What is Qi Gong?
What is Qi Gong?
When asking what Qi Gong is, it is best to simplify the meaning of each word.
Gong means “achievement spent over a gradual process of work or practice”, work, or method of practice, or skill.
It now remains to describe the term Qi or Chi….
What is Qi?
Loa-Tzu would describe Tao or Dao as unnameable, untouchable but reaches all things a moves them. You could say that being in the natural flow if your own personal existence creates Qi. Purely through the harmony of moving to the vibration of nature and the celestial movements you could harmonise Qi to work better for you and even cultivate it naturally.
It could be said that one essential Qi is the universal life force or creative energy that pervades everything. This could describe Qi in its most rarefied form outside of everything while being within everything in its densest form.
It conforms to the theories of particle physics as “aethereal waves” or “Radio-active emanations” …
The Chinese language pictograph for Qi is represented by the symbol of the steam produced by cooking rice, suggesting “Qi” is both the resultant steam from cooked rice and the uncooked rice, but with more emphasis on the steam.
The ultimate emanations of Qi come from Heaven and Earth, this also demonstrates that Qi can be in both dispersed, electro-magnetic form or in a condensed form such as matter; for example, the food we eat. Heaven and earth are also ultimate emanations that help to describe Yang & Yin from the Daoist symbol…
This corresponds with the philosophy that mankind is in the middle between heaven and earth and that heaven and earth Qi create mankind and nurture it.
The Daoist (or “Taoist” depending on which transliteration you are using) symbol is the well-known image of a perpetual spiral of interweaving Yang & Yin. Yang being light, strong, masculine and Yin being receptive, dark, and feminine. Or you could say dynamic and magnetic, respectively.
For existence to occur or manifest from the void there needs to be interaction between two forces to create Qi. For example, heat or movement. Heat is the resultant Qi deriving from the interaction of prime materials. Movement is created by exerting force on one thing from another, creating movement.
As far as we are concerned, within humans there are many types of Qi. Each organ consists of different constituencies of matter and our core essences is made up of Yang and Yin Qi.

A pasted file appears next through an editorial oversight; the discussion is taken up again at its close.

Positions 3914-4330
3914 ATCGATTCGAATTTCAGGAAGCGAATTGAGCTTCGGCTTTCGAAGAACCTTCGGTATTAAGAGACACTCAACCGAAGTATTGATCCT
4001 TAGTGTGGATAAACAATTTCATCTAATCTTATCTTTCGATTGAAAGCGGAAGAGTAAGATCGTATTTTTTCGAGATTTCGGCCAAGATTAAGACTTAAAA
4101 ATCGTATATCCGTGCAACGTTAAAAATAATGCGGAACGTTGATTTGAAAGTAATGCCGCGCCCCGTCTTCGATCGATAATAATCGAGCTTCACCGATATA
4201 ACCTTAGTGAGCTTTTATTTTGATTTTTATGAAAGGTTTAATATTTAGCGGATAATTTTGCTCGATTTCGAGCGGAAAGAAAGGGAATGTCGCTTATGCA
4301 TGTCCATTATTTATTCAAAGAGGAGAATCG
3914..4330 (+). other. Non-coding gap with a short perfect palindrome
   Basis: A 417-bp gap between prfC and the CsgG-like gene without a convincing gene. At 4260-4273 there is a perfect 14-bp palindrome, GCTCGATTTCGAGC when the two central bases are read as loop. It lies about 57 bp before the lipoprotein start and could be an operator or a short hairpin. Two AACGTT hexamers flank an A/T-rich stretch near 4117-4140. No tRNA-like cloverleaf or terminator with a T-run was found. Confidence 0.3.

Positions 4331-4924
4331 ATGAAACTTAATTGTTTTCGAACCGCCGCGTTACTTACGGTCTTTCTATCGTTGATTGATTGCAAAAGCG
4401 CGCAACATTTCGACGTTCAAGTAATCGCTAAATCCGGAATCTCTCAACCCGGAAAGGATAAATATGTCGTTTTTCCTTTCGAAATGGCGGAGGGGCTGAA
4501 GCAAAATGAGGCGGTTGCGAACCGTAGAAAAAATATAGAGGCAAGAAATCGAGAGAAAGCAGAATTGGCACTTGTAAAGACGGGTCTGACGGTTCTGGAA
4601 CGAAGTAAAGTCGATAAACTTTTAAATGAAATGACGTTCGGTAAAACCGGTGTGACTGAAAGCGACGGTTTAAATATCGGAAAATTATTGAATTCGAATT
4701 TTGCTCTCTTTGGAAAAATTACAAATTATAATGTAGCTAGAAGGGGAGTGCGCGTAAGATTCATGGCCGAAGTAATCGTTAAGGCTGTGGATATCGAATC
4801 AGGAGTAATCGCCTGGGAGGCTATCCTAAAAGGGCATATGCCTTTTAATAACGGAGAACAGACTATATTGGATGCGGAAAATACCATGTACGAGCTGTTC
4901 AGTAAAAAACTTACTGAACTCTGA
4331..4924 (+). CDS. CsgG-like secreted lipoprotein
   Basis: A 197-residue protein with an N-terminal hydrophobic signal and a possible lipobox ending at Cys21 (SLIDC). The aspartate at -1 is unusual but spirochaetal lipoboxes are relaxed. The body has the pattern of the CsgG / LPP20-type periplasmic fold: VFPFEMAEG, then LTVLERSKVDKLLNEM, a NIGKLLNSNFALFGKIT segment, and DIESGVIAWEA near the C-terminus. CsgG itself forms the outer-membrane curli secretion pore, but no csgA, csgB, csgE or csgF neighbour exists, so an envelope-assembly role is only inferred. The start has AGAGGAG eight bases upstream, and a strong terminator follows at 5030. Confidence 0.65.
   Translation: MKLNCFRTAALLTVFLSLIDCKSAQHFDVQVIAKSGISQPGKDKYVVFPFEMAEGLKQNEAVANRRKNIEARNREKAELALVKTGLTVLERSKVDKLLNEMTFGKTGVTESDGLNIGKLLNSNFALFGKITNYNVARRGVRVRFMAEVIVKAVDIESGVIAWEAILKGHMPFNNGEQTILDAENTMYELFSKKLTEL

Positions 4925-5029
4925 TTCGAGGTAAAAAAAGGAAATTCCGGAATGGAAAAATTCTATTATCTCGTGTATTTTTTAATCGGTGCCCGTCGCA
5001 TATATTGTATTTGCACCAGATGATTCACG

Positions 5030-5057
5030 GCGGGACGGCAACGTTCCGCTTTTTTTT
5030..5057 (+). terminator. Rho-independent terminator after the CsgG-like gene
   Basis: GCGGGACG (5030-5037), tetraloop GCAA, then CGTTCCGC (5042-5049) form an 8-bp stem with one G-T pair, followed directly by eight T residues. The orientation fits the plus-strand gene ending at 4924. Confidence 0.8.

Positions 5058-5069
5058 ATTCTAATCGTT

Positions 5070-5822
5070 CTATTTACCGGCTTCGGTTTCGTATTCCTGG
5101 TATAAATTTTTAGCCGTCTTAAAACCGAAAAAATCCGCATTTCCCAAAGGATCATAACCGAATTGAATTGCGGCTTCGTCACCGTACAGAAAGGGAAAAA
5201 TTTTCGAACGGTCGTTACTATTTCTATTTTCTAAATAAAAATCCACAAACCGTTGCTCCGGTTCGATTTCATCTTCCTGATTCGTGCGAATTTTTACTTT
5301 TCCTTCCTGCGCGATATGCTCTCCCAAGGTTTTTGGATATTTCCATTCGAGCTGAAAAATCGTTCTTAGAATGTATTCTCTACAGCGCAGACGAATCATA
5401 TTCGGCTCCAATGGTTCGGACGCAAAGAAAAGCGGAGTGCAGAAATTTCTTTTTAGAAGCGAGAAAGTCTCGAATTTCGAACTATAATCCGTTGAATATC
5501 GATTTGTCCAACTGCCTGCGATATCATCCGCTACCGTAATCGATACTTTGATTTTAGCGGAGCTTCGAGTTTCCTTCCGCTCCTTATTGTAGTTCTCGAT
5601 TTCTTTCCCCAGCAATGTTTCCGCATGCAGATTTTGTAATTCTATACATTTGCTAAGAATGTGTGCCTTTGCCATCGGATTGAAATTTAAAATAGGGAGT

In Chinese medicine philosophy the human being’s essence Qi is make up of the Three Treasures:
- Jing or Pure Essence - sexual or primal Qi (Pre-Heaven formed by the union of your parents, present from conception)
- Qi – The main Qi in our body, our organs, both their emanations and function, for example oxygen generated by the lungs and the enrichment of the blood by its function and its relation to other organs, e.g.: metal cuts wood [lung enriches Liver]
- Shen – Mind or “spirit” – our heart and mind Qi
Our bodily Qi is a complex system of interrelating Yin & Yang Qi functions, emanations, and interactions, from our organs’ specific Qi that is designated by the five elements and influenced of course by Jing & Shen Qi. We can cultivate healthy Qi through our diet, good environment, Qi Gong & Tai Chi.
How do you cultivate Qi?
Learn the skill (Gong) for cultivating beneficial life force (Qi) - through stimulation of our electro-magnetic, mechanical and biochemical essences.
Apart from a good diet and natural environment Tai Chi and Qi Gong are excellent methods of cultivating Qi.
Qi can be cultivated by utilising natural forces of nature from heaven and earth, such as the air we breathe and the “earthing” function of the ground that could balance other elements of Qi. Also, herbal medicine. The external cultivation of Qi from natural resources, food and herbal medicine is called Wei Dan – External Medicine.
Utilising the internal movement and functioning of the body to stimulate healthy Qi is called NeiDan – Internal medicine.
In our school, or family, such as is the tradition of martial arts schools in China, Qi can be stimulated by mechanical, electrical or biochemical functions of the body and environment. In fact, electrical, biochemical and the resultant Qi from mechanical actions of the body are different types of Qi.
You could say that the air we breathe (biochemical), Tai Chi movements (mechanical) and beneficial essence of the sun (electro-magnetic) in turn stimulate multiple Qi functions in our body for health. These exercises and functions are also of course affected by Shen, our Mind/Spirit, our intention, or more specifically attention to the exercises.
As Qi Gong practitioners say: Qi follows the mind and blood follows the Qi…
Essentially, Qi Gong & Taiji (Tai Chi) are sequences of exercises that have been developed over thousands of years, originating from the philosophy of the IChing, The Book of Changes (3,500 BC) that involve:
The terms “Taiji” and “Qi Gong” are quite recent terms to describe the art of health, longevity, and self-defence, originally, according to my teacher Dr YK Leung PhD (AKA Shi Delon) the terms DaoYinShu (leading a reaching) and XingQiShu (moving the energy) were used to describe Tai Chi & Qi Gong.
It is said that Qi is the commander of blood and Qi follows Yi – intention, or more to the point intention with attention to a focused point of concentrated consciousness.
Therefore, Qi Gong combines intention with attention, breathing and movement practice for health and Qi cultivation.
At a higher level, or more to the point; a more unconditioned level or Qi Gong is spontaneous five animal qi gong.